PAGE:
London by Bike – Adventures in North London

Saturday morning and we set off on our bikes to explore areas of London beyond the immediate vicinity. We had to go outside Zone 2. Prepare for culture shock.

And so off we went to see a flat near Alexandra Palace (Ally Pally to the locals), one of the highest points overlooking greater London.

We went up past Gospel Oak, past the flat never-to-be-mentioned (I resisted the temptation to throw a bag of poo through the window), over Dartmouth Park Hil, past Highgate tube and over to Muswell Hill. It was very steep and the Purple Duchess, now with an extra-heavy lock, has proved to be a great beast of a bike. Good for the legs but really hard work.

We arrived in an area at the back of Ally Pally and went through the familiar viewing process. A two bedroom which seemed to have a cupboard instead of a bedroom. It was nice enough but where on earth were we?

To get our bearings we rode to the top of Ally Pally. That was a climb, the hardest we’ve done and by the top my poor legs were really feeling it. 

Ominous skies and London in the distance

With some seriously grey skies ahead, we decided we should push on to Crouch End, an area Letad had been interested in showing me. We arrived just as a storm whipped up, the rain pelting down and sheltered in a cafe for a late lunch while we hoped no one was stealing the bikes.

Resting outside Ally Pally. Rain ahead…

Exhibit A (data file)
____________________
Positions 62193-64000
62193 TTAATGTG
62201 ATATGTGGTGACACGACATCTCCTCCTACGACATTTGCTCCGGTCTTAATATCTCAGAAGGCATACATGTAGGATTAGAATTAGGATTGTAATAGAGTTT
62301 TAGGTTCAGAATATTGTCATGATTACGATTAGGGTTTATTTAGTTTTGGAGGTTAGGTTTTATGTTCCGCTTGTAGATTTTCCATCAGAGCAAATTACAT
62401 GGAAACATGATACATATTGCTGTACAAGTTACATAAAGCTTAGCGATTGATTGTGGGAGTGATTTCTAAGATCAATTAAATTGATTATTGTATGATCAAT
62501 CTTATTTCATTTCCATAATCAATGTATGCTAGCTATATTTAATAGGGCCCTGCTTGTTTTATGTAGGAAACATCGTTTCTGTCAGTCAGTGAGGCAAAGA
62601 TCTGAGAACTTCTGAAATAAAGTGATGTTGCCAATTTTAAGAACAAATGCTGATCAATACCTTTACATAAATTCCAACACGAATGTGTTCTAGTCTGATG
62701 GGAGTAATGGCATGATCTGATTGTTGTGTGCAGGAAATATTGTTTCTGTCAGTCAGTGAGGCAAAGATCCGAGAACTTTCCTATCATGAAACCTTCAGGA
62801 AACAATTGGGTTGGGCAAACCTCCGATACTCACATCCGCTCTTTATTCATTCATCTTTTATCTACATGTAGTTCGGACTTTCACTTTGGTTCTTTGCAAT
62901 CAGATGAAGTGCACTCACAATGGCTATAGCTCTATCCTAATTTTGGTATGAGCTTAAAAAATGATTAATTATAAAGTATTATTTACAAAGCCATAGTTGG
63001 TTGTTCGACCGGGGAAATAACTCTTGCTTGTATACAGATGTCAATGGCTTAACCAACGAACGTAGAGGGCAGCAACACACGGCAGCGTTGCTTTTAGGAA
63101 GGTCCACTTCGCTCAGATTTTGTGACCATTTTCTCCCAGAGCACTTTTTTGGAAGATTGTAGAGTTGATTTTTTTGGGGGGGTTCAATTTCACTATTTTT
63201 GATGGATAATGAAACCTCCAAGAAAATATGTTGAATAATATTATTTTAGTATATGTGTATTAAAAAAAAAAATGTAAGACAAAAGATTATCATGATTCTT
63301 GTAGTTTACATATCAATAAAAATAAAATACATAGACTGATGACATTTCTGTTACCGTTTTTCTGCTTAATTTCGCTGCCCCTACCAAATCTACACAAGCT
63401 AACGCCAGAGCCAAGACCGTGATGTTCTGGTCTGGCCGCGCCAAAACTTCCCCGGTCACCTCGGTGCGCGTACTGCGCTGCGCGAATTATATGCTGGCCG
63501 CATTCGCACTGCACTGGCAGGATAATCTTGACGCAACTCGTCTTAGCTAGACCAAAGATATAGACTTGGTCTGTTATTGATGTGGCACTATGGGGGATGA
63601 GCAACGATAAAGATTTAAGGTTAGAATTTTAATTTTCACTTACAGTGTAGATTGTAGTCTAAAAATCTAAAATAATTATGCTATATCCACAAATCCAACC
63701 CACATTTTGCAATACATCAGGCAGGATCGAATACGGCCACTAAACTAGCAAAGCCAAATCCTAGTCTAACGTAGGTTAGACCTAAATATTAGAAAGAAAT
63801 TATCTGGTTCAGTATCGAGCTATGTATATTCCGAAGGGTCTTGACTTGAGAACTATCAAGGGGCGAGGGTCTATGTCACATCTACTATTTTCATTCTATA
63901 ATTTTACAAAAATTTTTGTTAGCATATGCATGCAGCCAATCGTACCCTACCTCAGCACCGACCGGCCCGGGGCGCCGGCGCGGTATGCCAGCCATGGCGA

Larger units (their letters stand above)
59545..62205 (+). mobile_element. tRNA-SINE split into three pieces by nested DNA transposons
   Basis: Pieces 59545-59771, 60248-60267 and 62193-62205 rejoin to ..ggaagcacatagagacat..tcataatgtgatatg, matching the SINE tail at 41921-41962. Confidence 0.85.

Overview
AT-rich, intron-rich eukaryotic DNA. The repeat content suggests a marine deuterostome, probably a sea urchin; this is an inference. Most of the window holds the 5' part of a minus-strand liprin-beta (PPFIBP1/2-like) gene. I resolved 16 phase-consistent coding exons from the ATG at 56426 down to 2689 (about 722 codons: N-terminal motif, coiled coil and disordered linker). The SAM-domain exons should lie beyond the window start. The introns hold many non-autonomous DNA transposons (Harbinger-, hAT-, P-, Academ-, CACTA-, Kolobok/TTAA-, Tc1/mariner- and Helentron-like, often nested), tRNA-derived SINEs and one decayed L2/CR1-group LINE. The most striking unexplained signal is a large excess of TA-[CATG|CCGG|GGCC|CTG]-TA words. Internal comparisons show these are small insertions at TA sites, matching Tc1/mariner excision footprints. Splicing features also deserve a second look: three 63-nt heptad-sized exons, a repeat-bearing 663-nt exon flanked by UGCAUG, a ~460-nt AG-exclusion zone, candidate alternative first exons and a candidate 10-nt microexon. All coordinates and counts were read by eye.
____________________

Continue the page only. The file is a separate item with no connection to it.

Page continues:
The aerial at Ally Pally

The skies cleared and before long we were riding back towards Highgate in glorious sunshine. How fickle.

Back to Kentish Town where we discovered a hidden nook called Torriano Cottages. Oh the bliss of being able to live there and we realized that, as always, we seem to end up back in NW5, Kentish Town, Parliament Hill and Hampstead Heath.

Despite having been riding for five hours, we decided to head into Covent Garden to buy a map of North London. This is now war and with a large map and a red pen, we will mark up the areas we intend to invade. Watch out North London, we’re angry buyers.

Of course this all takes energy and we were tired and hungry. We locked up our trusty steeds at Euston station (the bike racks are under CCTV surveillance so they can watch your bike being nicked) and we went to have subterranean Malayasian food at a little hole in the wall, The Roti King theguardianreview.

The food was amazing and cheap. I had the roti (bread) and dhal and only wished there was more. For £5.50 each, we were tired, full and happy. A place to definitely go back to.

The only thing left to do was reclaim our bikes (still there, hurray!) and ride home through the ambiance of Camden.

A little saddle sore…

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